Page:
Coaches, players and athletic directors for Boston’s Beanpot schools joined forces with community leaders on Monday at the State House to make a public declaration of their commitment to end violence against women.
The event – coordinated by Jane Doe Inc., the Massachusetts Coalition Against Sexual Assault and Domestic Violence – was part of the fifth annual Massachusetts White Ribbon Day Campaign, which is designed to urge men to speak out against gender-based violence. The international White Ribbon Campaign was created in 1991 on the second anniversary of one man’s murder of more than a dozen women in Montreal.
Northeastern men’s hockey head coach Jim Madigan, captain Mike McLaughlin and Athletic Director Peter Roby joined their counterparts at Harvard University, Boston University and Boston College in taking the White Ribbon Day Pledge, which reads, in part, “From this day forward, I promise to be part of the solution in ending violence against women. I will promote respect, dignity and equality.”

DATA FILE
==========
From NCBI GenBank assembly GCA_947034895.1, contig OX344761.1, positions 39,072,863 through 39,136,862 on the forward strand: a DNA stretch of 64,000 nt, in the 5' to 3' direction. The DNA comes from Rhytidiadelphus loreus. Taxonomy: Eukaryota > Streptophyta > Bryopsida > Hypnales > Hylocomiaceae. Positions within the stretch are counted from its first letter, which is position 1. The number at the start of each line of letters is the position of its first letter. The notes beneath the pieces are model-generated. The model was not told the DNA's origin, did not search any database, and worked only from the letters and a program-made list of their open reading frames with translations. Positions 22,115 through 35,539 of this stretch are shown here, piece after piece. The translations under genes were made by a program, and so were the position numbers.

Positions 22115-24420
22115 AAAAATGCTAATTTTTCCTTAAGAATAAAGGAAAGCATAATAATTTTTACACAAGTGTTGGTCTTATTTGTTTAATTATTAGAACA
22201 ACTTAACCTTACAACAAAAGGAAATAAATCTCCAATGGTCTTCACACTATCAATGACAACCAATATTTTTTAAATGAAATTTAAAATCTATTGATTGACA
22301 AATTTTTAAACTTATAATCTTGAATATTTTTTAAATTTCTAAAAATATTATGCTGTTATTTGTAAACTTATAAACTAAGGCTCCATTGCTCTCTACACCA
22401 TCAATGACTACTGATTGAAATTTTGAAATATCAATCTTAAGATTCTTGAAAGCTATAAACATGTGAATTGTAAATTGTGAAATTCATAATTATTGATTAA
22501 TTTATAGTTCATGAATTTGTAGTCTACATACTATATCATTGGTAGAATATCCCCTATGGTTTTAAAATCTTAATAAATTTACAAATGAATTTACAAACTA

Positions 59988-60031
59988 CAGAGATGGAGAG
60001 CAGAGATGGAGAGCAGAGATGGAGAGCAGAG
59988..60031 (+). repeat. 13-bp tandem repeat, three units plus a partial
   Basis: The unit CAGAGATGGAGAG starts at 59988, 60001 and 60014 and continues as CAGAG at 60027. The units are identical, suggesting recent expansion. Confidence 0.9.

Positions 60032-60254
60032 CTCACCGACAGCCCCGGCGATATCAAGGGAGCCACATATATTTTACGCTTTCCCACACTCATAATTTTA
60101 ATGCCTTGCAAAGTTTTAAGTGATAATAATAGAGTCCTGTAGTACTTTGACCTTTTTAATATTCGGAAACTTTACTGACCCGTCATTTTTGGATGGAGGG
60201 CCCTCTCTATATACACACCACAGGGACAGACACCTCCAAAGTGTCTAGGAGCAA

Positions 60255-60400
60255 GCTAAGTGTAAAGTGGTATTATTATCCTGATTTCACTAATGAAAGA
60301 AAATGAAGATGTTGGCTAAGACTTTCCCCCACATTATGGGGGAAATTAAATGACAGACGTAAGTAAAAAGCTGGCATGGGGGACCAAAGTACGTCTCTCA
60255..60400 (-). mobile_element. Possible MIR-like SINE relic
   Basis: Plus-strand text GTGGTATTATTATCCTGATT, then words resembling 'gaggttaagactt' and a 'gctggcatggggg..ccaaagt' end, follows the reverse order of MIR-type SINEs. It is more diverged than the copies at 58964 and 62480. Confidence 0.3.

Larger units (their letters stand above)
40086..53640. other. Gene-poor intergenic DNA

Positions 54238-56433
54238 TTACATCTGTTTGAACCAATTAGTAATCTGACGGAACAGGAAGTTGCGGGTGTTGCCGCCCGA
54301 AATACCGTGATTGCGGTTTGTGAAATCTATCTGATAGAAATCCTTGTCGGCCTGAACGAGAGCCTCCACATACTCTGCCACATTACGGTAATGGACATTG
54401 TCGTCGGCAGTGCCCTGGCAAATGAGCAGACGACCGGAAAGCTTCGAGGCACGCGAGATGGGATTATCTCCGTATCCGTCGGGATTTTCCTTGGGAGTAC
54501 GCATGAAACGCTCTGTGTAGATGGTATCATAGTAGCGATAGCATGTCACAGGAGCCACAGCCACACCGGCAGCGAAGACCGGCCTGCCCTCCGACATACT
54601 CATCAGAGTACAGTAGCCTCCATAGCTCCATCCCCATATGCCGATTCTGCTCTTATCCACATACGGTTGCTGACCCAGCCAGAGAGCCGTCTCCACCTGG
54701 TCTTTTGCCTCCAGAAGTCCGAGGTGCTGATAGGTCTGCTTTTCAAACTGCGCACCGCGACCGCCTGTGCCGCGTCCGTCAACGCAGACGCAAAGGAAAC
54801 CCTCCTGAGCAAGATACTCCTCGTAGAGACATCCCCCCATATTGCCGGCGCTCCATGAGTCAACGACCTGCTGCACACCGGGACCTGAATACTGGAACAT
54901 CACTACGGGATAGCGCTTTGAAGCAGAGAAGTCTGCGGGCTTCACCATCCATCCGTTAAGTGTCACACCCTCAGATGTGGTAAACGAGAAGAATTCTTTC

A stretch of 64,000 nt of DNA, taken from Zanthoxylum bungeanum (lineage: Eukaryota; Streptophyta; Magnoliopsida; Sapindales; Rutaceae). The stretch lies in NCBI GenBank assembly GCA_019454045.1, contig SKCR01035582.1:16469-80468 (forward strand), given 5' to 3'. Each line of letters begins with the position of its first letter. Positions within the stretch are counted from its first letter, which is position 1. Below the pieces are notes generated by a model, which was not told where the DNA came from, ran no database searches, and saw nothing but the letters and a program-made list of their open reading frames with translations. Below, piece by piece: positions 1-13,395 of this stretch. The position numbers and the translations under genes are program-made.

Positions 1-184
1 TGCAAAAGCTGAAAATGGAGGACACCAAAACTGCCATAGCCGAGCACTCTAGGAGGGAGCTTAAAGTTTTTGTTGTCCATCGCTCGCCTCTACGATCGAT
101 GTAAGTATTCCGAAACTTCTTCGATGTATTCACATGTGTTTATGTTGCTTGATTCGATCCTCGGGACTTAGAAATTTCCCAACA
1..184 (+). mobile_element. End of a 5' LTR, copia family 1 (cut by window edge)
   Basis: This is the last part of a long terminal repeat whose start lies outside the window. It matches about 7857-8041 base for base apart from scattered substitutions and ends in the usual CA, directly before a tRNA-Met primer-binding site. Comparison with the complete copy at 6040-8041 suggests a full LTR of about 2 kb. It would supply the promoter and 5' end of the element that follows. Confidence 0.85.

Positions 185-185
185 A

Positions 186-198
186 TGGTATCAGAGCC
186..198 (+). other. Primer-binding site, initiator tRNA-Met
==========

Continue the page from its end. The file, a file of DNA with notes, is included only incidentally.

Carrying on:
Beanpot Tournament chair Steve Nazro, Massachusetts Lt. Gov. Timothy Murray, chair of the Governor’s Council to Address Sexual and Domestic Violence, and Massachusetts district attorneys Gerry Leone and Daniel F. Conley, who teamed up to educate the Northeastern men’s hockey team on gender-based violence prevention, also took the pledge.
“We are always encouraged to have more and more men stand up against violence, and we’re thrilled Boston’s Beanpot schools are partnering together to help spread this important message in Boston and across the Commonwealth,” Murray said.
Roby, who emceed the event, praised Beanpot coaches and student-athletes for putting their on-ice rivalries aside to unite in favor of becoming spokesmen for the campaign. “No matter how committed these men are to their teams, they put all of that aside to come together on behalf of something much bigger than hockey,” he said.
“It doesn’t matter how tough you think you are on the ice, on the court or on the field,” Roby added. “There is never an excuse for a man to hit a woman.”
The prestige of Boston’s student-athletes makes them ideal ambassadors for the campaign’s message of “safety, equality and respect in every relationship,” Conley noted. As he put it, “If our goal is to end violence against women, then we have to start with men and boys.”
McLaughlin agreed. “Student-athletes, especially ones who are fortunate enough to play on a stage like the Beanpot, are very visible whether they like it or not,” he said. “It is our responsibility to stand up for this cause.”